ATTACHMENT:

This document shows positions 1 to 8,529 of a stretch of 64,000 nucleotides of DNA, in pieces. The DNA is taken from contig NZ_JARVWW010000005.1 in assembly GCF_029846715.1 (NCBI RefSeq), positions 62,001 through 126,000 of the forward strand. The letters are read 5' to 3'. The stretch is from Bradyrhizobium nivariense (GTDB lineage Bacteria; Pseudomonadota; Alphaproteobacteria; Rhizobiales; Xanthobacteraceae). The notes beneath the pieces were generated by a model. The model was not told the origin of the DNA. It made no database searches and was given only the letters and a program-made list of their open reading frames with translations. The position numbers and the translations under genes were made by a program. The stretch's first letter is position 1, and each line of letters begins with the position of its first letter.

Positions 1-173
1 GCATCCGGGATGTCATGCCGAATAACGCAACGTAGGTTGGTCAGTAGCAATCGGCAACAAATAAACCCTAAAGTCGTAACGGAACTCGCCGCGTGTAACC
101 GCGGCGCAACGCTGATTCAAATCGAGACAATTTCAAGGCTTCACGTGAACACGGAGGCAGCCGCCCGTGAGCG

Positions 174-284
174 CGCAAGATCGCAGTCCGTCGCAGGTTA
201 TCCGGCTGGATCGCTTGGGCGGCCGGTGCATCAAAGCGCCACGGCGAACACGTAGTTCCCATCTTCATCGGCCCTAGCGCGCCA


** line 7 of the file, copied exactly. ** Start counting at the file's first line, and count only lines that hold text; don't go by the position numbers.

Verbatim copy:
201 TCCGGCTGGATCGCTTGGGCGGCCGGTGCATCAAAGCGCCACGGCGAACACGTAGTTCCCATCTTCATCGGCCCTAGCGCGCCA